And you thought the walk down the street to the chemists was big.

    • Re:That's Big! (Score:5, Interesting)

      by SureshotM6 (1539779) on Wednesday April 04, 2012 @10:44AM (#39572271)
      The source is a 91.6GB TIFF file. The filename on the server is in some of the CGI requests.

      -> curl -I http://djer.roe.ac.uk/vsa/vvv/v5.tif [roe.ac.uk]
      HTTP/1.1 200 OK
      Date: Wed, 04 Apr 2012 15:42:27 GMT
      Server: Apache/2.2.21 (Debian)
      Last-Modified: Sat, 24 Mar 2012 16:13:29 GMT
      ETag: "f61e88-16e808414a-4bbff6bf3ed80"
      Accept-Ranges: bytes
      Content-Type: image/tiff
      Content-Length: 98382135626
      Proxy-Connection: Keep-Alive
      Connection: Keep-Alive
    • Re:That's Big! (Score:5, Informative)

      by mikael (484) on Wednesday April 04, 2012 @10:57AM (#39572457)

      Raw CCD sensor data is usually more than 8 bits per channel (or colour filter). 16 bits per pixel is used for professional cameras, but those sensors use Bayer format for red, green and blue. Telescopes just place different colour filters over the entire sensor and correct for different levels of sensitivity.

      • by X0563511 (793323)

        Erm, would this even be a visible light camera? It would make more sense to me if this was some other spectra and is just false color.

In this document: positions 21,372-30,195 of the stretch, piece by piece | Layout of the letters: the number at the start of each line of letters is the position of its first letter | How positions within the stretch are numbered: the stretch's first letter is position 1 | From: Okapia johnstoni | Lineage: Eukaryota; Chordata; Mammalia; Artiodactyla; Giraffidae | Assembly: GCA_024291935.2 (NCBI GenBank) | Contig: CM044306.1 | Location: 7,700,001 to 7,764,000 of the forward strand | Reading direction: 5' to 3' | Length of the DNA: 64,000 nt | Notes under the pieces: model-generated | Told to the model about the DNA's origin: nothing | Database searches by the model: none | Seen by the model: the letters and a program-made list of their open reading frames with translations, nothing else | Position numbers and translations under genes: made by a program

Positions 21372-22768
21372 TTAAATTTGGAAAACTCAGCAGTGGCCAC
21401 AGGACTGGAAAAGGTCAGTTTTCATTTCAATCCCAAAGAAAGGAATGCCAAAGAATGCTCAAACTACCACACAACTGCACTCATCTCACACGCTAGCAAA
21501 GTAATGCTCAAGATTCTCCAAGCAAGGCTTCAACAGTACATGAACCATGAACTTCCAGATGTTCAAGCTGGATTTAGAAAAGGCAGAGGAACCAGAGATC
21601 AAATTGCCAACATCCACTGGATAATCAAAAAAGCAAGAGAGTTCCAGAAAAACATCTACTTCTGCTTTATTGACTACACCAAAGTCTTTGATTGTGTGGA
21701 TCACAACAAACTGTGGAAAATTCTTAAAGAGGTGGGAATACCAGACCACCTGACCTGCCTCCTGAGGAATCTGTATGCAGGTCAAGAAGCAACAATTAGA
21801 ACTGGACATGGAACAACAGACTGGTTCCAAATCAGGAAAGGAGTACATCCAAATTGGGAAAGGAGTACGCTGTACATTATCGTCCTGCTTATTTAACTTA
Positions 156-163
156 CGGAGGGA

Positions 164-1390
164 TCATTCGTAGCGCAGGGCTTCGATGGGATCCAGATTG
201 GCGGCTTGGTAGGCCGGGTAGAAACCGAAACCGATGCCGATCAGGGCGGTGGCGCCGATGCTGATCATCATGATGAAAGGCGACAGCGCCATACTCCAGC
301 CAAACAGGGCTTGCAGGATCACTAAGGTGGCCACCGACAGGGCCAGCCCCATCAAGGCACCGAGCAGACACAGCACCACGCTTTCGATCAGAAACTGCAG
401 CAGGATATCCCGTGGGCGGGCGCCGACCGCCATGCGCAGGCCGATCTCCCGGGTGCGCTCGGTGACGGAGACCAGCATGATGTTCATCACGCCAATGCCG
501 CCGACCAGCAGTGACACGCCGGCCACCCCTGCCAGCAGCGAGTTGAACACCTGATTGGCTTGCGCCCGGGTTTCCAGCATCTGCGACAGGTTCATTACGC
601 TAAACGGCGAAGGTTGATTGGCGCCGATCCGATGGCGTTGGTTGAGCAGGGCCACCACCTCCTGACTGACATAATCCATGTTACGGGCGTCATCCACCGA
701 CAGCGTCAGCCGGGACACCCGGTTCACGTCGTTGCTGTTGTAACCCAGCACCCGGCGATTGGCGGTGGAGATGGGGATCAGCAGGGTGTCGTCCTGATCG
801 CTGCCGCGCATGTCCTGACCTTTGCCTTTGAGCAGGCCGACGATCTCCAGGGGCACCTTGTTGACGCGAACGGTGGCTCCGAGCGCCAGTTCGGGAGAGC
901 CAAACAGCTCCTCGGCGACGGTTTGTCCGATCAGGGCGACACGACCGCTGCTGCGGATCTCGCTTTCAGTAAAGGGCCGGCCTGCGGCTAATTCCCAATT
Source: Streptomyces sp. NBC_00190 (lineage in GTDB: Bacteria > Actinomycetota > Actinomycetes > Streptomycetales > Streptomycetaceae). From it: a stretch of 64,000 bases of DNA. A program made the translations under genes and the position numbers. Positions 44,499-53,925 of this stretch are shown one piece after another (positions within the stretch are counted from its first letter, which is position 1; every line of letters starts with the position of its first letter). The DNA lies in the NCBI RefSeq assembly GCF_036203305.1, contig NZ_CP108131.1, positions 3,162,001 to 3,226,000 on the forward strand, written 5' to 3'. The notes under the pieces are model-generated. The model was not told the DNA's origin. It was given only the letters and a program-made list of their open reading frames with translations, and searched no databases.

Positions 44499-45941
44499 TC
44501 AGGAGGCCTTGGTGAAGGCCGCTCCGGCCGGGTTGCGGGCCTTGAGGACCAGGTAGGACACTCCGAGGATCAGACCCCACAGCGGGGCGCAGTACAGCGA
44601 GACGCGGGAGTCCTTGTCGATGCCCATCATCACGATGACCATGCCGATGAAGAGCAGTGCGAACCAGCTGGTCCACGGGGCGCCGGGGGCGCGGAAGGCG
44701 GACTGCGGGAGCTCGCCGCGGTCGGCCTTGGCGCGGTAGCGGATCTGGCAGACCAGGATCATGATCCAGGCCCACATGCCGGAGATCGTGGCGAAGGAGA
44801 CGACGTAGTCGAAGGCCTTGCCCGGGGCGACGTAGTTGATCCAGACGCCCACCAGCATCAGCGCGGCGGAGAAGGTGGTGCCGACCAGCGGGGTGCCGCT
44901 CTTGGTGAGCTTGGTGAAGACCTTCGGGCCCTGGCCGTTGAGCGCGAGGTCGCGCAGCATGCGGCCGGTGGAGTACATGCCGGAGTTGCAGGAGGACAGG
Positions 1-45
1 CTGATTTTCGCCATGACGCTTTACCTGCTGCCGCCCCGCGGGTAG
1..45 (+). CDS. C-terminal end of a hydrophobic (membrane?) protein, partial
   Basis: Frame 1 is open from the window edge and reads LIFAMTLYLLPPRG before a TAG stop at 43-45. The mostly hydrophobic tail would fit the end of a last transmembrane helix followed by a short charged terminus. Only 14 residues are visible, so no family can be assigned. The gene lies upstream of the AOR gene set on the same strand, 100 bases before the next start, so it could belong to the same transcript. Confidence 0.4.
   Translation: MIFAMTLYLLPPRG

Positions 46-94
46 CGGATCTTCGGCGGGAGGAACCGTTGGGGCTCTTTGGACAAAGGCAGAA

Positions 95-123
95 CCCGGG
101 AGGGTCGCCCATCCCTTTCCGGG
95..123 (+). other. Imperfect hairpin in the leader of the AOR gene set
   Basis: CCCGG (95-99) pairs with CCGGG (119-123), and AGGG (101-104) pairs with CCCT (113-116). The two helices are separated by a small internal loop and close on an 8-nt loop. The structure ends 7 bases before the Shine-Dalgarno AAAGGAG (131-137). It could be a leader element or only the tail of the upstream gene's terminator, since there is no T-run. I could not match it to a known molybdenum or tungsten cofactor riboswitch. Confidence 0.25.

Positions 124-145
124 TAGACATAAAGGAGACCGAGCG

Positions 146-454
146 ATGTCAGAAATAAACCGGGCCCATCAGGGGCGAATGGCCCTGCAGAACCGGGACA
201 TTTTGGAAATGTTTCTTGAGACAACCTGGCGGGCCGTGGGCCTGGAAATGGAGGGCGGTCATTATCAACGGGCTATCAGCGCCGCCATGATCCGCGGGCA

• by hvm2hvm (1208954)
          The summary says it's an infrared survey of the sky. So I'm guessing 16bit with an infrared filter (and obviously an infrared sensitive CCD).
          • by mikael (484)

            Just about every CCD is infra-red sensitive. That's due to the use of silicon and other elements. Even a mobile phone can create nfra-red pictures if you place a suitable filter in front of the lens (eg. Hoya H72).

            Of course, an astronomical telescope is going to have the sensor chilled down to well below 0C .

    • by digitalaudiorock (1130835) on Wednesday April 04, 2012 @11:53AM (#39573129)
      Who else is somehow expecting to get that thing in a email from one of your less tech-savvy relatives...
  • by Anonymous Coward